By Liam O'Neil, Heart Failure 2015, Seveille, Spain
Principal investigator, Dr Penn, stated that based on the literature the degree of heart remodelling induced by SDF-1 over-expression should give a greater than 80% chance of mortality benefit in future trials.
Dr Penn said: “Molecularly, it makes sense to treat chronic heart failure patients with SDF-1 over-expression. Our body naturally expresses SDF-1 after injury but it doesn’t do so for long enough. At least 14 days of expression is needed to drive the recruitment of enough stem cells to start inducing tissue repair.”
Dr Penn previously showed that plasmid stromal cell-derived factor-1 (SDF-1) recruits the body’s own stem cells at sites of injured tissue. In a phase I study SDF-1 improved symptoms in heart failure patients. SDF-1 recruits bone marrow derived stem cells to the site of tissue injury to grow new blood vessels; recruits cardiac stem cells to possibly regenerate and improve heart function; blocks cell death; and remodels scar.
STOP-HF was a phase II, double blind, randomised, placebo controlled trial that evaluated the safety and efficacy of SDF-1 in patients with ischaemic heart failure. The study included 93 patients with ischaemic heart failure who had a left ventricular ejection fraction (LVEF) of 40% or lower and were symptomatic, as indicated by a Minnesota Living with Heart Failure Questionnaire score of 20 points or more (higher being worse) and a 6 minute walk distance of 400 metres or less. Patients were randomised 1:1:1 to receive a single treatment of 15mg or 30mg SDF-1 or placebo and were followed for 12 months. SDF-1 was delivered to the heart as 15 injections using an endocardial injection catheter inserted through the groin. The location of injections was determined by echocardiogram.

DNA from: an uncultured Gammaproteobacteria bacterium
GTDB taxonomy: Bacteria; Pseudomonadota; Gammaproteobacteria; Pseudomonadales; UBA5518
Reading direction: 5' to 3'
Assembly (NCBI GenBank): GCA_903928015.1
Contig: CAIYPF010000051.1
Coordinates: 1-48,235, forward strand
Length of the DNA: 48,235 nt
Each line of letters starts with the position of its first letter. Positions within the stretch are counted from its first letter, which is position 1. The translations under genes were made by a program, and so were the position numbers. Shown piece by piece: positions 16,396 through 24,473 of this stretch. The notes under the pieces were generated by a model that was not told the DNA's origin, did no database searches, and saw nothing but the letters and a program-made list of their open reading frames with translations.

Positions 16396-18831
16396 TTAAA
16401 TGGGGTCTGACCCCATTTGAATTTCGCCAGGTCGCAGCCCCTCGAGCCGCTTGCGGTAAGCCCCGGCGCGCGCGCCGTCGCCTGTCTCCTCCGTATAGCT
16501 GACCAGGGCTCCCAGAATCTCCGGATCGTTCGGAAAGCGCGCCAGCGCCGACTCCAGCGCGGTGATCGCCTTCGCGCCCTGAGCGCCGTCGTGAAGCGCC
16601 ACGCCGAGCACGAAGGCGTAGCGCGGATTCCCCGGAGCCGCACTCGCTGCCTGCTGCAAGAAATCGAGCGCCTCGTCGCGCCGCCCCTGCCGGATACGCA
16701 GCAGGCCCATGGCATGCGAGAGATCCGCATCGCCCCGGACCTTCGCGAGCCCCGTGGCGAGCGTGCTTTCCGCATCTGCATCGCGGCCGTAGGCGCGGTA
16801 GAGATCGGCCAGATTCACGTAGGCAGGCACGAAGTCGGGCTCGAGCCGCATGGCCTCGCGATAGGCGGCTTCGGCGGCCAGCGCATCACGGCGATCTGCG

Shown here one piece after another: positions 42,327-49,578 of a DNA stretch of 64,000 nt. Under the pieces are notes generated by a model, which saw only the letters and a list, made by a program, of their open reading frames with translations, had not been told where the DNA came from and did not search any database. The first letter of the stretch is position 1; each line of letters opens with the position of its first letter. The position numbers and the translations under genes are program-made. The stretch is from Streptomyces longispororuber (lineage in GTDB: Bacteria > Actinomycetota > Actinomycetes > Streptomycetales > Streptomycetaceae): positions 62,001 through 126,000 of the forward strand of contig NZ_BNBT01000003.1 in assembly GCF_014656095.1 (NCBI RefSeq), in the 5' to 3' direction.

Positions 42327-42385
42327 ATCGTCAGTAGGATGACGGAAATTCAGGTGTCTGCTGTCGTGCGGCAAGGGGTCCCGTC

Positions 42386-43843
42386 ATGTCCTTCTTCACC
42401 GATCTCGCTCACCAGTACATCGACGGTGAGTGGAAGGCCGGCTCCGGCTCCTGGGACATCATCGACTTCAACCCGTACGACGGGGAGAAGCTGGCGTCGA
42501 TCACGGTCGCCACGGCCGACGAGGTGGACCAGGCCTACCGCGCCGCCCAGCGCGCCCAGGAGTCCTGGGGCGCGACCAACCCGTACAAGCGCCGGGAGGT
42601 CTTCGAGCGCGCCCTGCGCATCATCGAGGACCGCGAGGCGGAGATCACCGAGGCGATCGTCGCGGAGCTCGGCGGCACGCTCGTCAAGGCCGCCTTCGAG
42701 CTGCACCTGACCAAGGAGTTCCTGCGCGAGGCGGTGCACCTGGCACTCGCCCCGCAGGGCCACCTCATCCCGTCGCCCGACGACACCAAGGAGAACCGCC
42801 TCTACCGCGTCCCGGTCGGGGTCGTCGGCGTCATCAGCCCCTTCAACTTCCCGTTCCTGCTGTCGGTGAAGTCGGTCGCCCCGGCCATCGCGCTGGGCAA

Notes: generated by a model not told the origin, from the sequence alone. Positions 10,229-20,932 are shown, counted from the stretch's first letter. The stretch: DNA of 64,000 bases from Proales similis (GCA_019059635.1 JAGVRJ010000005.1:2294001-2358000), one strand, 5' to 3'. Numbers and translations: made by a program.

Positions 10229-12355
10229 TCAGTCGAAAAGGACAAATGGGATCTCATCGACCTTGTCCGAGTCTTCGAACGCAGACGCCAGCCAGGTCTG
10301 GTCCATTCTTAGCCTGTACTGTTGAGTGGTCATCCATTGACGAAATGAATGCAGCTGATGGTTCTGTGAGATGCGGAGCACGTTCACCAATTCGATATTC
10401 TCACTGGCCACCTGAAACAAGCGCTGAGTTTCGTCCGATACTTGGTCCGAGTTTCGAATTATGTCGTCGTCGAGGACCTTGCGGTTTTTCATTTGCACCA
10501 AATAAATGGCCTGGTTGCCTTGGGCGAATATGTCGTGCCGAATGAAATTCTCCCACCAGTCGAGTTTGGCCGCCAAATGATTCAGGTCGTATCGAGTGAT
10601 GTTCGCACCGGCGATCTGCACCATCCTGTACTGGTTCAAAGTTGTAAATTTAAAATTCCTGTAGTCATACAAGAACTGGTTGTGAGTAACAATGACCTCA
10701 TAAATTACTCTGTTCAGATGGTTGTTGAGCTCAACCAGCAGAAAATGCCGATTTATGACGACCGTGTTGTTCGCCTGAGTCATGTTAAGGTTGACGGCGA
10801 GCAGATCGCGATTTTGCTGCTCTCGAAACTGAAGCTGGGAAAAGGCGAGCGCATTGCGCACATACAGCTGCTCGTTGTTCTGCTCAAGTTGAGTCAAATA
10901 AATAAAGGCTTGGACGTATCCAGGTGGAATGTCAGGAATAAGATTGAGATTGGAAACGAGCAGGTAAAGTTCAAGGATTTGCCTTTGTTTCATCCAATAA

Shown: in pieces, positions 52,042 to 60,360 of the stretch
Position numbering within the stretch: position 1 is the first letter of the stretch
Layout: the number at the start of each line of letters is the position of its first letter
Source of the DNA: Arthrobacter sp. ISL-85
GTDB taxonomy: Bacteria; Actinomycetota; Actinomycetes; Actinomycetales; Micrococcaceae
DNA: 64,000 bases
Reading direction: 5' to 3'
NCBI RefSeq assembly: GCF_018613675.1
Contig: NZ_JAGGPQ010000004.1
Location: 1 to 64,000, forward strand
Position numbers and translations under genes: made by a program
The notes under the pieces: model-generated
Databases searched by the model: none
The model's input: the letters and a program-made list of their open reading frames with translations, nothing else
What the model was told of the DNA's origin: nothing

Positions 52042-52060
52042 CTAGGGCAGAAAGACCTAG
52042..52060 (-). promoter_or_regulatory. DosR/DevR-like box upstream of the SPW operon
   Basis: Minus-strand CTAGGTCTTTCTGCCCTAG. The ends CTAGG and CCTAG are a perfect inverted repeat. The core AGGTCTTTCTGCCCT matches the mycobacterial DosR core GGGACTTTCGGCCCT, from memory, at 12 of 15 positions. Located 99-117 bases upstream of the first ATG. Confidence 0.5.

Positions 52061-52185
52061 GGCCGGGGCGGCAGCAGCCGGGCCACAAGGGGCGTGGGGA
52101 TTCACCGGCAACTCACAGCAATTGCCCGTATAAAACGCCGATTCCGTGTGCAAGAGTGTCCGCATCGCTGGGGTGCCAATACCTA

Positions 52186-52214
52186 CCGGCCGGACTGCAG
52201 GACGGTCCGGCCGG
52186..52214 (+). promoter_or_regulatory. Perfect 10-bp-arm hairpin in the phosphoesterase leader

The primary endpoint of the trial was a composite score of 6 minute walk distance and quality of life questionnaire. The composite endpoint was significantly increased in both the control and treated cohorts. As a result the trial did not achieve statistical significance on the primary endpoint.
In the entire population, patients treated with SDF-1 trended to an improvement in LVEF and LV end systolic volume (LVESV) although the results were not significant. In a prespecified analysis of the effect of the drug based on heart function at trial entry, patients with the worst heart failure (LVEF less than 26%) given 30 mg SDF-1 had a 7% increase in LVEF compared to a 4% decrease in the placebo group (p<0.01) at 12 months. They also trended towards a 18.5 ml decrease in LVESV compared to a 15 ml increase with placebo (p=0.10). There were no serious adverse events due to the drug JVS-100 in this trial.
Dr Penn said: “We found that high risk patients, particularly those patients with weaker hearts, had more significant remodelling of their hearts with improvement in the squeeze (ejection fraction) and decrease in the size of the heart. These improvements in LVEF and LVESV are 80% likely to result in a 2 year reduction in mortality of 20%, based on probability estimates developed from multiple clinical trials.”
Based on the analysis of this subpopulation, Dr Penn noted that it was possible that the study would have reached statistical significance if enrolment had been limited to high risk patients given the 30 mg dose of SDF-1. “The phase II STOP-HF 2 trial is under review by the FDA,” he said. “It will focus on high risk heart failure patients who will receive a 30 mg dose of SDF-1, followed by a second 30 mg dose 6 months later.”
He concluded: “We think in the future SDF-1 may be used in the prevention of heart failure as well as the treatment of existing heart failure. We need to understand exactly where the peak clinical benefit of SDF-1 will be. Based on animal studies it may be that we can prevent less sick heart failure patients from progressing to class III. The prototypical trial for this effect was the SOLVD Prevention Trial which showed that ACE inhibitors prevent progression to heart failure.”